Tear gas video triggers investigation into Navy SEAL selection course

Credit: CBSNews
Credit: CBSNews

▶ Watch Video: Navy SEALs tear gas video prompts investigation

Navy SEAL recruits on California’s San Clemente Island were blanketed in a cloud of tear gas while being ordered to sing “Happy Birthday” so they couldn’t hold their breath during training last year, according to a video obtained by CBS News. Exposure to tear gas is a standard part of SEAL training — but the video raised questions about how that training was carried out. 

The admiral in charge of Navy SEALs ordered an investigation when he saw the video. He told CBS News it raises questions about “the lawfulness of the behavior.” 

The investigation is examining whether the gas was administered at too close a range for too long. It’s also looking at whether the instructors were simply not aware of the proper procedures or whether they meant to abuse or punish the SEALS, which could be a criminal offense. 

Tear gas is a right of passage for almost all military recruits, usually when they are taught how to properly don a face mask and what happens if they don’t. But regulations for tear gas use in SEAL training require the instructors to stay at least six feet away from the recruits to avoid the danger of burns and to use the gas for no more than 15 seconds.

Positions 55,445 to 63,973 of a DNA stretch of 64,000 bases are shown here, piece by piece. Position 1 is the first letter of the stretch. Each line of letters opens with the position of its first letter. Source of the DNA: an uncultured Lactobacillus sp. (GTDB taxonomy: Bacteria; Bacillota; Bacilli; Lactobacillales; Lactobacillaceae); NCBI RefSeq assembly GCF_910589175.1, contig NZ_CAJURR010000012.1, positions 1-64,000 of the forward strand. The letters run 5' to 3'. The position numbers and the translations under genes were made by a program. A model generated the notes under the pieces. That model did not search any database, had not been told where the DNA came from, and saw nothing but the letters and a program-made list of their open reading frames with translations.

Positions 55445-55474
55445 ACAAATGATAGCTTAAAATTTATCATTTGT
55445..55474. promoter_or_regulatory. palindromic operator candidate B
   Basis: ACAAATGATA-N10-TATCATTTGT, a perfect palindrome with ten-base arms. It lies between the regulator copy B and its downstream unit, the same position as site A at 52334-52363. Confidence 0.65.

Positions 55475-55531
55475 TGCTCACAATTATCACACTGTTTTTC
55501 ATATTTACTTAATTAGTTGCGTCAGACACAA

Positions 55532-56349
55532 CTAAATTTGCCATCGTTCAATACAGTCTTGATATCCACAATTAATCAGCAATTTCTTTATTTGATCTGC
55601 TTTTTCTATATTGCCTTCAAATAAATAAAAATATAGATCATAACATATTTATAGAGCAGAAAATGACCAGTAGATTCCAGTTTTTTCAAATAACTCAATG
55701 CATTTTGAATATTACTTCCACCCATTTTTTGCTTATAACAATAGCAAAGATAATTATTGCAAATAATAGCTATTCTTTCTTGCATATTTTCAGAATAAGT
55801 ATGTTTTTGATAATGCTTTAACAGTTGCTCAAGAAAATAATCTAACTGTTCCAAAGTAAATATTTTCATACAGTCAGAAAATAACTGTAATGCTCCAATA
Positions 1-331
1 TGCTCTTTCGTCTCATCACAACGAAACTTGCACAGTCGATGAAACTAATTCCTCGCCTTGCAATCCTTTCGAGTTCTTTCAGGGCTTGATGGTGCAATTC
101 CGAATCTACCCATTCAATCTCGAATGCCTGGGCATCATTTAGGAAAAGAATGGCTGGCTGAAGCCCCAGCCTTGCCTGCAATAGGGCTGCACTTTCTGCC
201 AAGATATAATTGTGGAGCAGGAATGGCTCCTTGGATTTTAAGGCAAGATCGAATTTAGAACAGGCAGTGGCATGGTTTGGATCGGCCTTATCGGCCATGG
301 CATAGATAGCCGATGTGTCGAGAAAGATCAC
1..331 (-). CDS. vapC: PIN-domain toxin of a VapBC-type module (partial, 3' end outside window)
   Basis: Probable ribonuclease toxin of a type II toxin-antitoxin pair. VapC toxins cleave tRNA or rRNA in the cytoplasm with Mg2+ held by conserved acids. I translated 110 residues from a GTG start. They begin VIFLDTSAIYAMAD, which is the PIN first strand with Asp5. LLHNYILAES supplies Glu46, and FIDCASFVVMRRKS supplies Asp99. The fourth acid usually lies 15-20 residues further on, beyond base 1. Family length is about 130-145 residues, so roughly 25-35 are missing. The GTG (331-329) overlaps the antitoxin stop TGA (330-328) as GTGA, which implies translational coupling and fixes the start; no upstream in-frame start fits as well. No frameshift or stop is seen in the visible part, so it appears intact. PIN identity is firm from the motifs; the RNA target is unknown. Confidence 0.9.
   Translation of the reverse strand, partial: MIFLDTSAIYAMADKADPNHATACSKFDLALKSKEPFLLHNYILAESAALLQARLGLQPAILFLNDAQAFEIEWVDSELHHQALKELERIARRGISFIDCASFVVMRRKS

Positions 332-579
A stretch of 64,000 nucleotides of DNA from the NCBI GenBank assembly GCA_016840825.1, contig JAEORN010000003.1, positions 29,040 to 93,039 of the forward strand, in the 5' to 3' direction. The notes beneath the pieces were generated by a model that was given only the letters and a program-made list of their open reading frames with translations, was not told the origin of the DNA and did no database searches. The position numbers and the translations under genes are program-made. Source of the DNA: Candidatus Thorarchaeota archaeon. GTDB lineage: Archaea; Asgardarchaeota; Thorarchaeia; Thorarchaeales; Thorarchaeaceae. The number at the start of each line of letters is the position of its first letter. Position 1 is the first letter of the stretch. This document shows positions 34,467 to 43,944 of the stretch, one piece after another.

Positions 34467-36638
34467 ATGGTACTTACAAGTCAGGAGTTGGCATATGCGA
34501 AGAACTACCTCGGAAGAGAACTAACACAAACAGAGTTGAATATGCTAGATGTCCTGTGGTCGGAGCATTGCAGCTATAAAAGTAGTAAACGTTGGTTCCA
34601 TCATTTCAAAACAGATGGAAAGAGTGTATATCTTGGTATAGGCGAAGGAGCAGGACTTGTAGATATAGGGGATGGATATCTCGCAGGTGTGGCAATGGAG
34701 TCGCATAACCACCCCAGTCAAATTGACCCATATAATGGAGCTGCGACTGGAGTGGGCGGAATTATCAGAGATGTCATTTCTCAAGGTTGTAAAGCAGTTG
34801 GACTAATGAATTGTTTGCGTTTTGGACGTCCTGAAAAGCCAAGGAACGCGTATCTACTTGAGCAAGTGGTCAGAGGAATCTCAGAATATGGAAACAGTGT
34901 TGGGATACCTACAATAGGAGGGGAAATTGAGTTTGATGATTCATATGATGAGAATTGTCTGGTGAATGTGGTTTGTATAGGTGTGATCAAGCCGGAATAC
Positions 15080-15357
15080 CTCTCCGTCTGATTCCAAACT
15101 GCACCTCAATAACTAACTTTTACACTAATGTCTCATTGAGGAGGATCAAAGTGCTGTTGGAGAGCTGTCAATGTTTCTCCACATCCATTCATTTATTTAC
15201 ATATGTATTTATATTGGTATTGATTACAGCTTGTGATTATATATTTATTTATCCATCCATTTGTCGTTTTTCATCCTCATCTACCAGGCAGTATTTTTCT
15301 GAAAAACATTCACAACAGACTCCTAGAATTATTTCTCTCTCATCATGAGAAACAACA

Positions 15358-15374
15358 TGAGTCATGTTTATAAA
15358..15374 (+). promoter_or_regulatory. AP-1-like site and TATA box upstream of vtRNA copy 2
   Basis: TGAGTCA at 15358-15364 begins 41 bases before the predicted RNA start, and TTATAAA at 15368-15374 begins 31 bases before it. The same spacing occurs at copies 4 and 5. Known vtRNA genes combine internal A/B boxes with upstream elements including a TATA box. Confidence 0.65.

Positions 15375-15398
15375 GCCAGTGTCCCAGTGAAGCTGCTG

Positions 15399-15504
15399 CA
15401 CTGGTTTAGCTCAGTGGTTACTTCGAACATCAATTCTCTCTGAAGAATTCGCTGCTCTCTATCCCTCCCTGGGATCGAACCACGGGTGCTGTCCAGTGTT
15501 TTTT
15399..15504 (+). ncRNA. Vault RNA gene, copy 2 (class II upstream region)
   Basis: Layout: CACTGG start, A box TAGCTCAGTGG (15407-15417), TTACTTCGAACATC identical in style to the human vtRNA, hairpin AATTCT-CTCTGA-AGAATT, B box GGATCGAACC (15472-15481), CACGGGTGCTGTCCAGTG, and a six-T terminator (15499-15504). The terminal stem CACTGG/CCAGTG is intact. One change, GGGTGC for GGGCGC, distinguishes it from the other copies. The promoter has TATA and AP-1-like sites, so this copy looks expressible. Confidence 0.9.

The video shows the gas lasting for more than a minute, and recruits, who have already proven themselves tough enough to complete two-thirds of the selection course, crying out in pain. One appears to pass out, which the regulations warn is what happens when you try to hold your breath. 

“I think this type of training is really senseless,” said Sven Jordt, a Duke University associate professor who studies tear gas and its effects. “It looks more like a form of hazing.” 

The video was obtained by investigative reporter Matthew Cole, author of “Code Over Country,” a recent book about Seal Team Six. 

“I got this video from some SEAL students who are trying to become SEALs and felt that the instructors and the SEALs were abusive and very careless with their health,” Cole told CBS News. 

The video raises more questions about the abuse SEAL candidates endure during the grueling selection process. 

Last month, the Navy ordered an investigation into the selection course after the death of SEAL candidate Kyle Mullen, who had just made it through the infamous “Hell Week.” Mullen died of pneumonia, which his mother attributed to the time he spent submerged in the cold water off the coast of Southern California during Hell Week.